“He’s a hell of a fighter,” he continued. “Now I see why he is one of the guys at the pinnacle of the sport of boxing.”
The fight has left behind a decidedly bitter aftertaste, particularly given it cost almost $100 to order on pay per view. Mayweather didn’t come to fight while Pacquiao came to fight but couldn’t. Pacquiao’s sour grapes afterwards showed a lack of sportsmanship, and Mayweather’s claim that he had a great victory defies the reality of what happened during the bout. The UFC’s ultra talented Connor McGregor summed up it up best. He tweeted:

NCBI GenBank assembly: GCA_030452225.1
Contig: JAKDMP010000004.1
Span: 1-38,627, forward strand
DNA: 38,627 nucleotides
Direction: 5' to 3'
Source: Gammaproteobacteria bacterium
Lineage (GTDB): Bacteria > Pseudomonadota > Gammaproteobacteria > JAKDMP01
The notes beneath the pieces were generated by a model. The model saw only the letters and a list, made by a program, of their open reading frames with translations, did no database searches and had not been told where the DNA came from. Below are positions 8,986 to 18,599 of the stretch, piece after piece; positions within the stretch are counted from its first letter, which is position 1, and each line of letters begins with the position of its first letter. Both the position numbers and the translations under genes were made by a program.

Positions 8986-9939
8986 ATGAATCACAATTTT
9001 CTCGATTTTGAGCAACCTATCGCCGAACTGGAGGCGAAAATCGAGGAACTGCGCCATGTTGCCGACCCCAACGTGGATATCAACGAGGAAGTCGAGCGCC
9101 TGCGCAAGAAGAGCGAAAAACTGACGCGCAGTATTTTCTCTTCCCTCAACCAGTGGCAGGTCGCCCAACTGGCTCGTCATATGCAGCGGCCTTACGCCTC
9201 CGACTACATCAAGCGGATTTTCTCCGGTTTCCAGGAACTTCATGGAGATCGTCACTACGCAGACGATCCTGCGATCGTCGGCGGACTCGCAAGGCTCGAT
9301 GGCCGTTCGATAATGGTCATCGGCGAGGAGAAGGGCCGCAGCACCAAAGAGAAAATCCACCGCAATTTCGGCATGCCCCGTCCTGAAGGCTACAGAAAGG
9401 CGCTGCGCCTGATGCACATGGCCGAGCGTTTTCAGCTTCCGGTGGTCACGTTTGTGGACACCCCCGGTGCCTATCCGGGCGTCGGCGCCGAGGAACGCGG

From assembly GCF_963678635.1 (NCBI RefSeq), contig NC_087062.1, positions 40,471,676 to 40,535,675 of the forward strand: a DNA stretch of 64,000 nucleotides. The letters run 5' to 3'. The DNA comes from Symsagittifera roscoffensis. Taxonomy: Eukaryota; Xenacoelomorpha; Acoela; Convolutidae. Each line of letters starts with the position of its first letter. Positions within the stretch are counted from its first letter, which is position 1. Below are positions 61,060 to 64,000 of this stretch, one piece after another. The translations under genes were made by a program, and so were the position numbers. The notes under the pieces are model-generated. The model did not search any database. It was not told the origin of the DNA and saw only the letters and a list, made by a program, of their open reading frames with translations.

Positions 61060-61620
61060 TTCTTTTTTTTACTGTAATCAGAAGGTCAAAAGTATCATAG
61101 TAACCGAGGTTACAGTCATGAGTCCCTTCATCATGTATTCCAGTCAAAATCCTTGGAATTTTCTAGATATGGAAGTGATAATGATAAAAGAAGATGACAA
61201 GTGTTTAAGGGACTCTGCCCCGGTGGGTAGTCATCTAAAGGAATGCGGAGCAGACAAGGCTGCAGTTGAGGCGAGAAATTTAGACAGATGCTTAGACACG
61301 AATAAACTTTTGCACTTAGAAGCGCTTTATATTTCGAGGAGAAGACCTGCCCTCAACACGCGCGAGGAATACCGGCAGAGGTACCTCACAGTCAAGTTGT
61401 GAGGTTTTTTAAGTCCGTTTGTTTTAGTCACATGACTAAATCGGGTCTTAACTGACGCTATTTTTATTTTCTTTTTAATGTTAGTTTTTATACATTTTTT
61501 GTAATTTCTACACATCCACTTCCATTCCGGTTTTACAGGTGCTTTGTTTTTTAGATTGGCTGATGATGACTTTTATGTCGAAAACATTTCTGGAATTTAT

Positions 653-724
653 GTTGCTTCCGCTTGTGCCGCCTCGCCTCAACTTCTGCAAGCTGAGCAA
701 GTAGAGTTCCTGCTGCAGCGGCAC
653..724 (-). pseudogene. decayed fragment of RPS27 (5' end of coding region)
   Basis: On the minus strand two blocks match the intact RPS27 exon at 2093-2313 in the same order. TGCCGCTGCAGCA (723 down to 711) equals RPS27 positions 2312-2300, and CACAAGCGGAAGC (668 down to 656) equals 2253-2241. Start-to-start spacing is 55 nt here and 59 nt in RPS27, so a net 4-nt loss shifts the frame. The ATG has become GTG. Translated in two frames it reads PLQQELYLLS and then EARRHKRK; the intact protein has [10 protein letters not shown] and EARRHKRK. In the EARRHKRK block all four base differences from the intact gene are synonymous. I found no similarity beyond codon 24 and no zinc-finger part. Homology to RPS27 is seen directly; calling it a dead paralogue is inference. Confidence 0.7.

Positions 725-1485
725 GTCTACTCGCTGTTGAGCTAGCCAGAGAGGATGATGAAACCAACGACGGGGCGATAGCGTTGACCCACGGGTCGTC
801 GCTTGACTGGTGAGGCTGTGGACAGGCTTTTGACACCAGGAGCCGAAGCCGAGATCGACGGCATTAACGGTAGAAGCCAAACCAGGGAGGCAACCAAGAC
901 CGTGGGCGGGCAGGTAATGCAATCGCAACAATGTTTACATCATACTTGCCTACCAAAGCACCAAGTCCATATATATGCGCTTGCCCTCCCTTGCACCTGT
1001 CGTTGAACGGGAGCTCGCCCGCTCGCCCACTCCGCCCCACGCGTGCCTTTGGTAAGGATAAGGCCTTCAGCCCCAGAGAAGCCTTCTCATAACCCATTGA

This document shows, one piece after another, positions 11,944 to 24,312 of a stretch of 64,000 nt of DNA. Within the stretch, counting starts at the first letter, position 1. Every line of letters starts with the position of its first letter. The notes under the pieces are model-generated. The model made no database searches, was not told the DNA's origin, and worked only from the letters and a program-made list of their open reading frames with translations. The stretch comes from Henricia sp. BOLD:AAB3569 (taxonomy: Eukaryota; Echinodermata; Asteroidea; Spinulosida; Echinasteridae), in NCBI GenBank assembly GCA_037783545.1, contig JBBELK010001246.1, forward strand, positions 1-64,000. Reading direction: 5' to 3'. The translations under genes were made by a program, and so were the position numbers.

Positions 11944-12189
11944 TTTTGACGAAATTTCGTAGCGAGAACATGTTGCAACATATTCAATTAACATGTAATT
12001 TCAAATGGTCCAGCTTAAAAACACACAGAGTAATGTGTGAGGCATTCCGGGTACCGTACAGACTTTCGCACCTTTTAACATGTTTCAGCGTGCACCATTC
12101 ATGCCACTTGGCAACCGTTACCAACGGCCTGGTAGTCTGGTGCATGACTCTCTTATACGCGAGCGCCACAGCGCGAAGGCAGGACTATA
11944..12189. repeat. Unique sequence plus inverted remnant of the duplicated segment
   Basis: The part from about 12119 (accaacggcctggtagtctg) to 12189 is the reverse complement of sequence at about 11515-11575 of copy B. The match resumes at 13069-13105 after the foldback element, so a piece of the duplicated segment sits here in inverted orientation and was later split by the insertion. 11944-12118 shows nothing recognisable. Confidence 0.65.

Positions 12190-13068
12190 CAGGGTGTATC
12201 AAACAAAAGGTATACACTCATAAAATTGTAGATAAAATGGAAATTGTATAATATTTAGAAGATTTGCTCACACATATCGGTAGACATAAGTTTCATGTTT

“That felt more like a business transaction than a fight.”
And sadly we, the public, financed it.
Ben Cohen is the editor and founder of The Daily Banter. He lives in Washington DC where he does podcasts, teaches Martial Arts, and tries to be a good father. He would be extremely disturbed if you took him too seriously.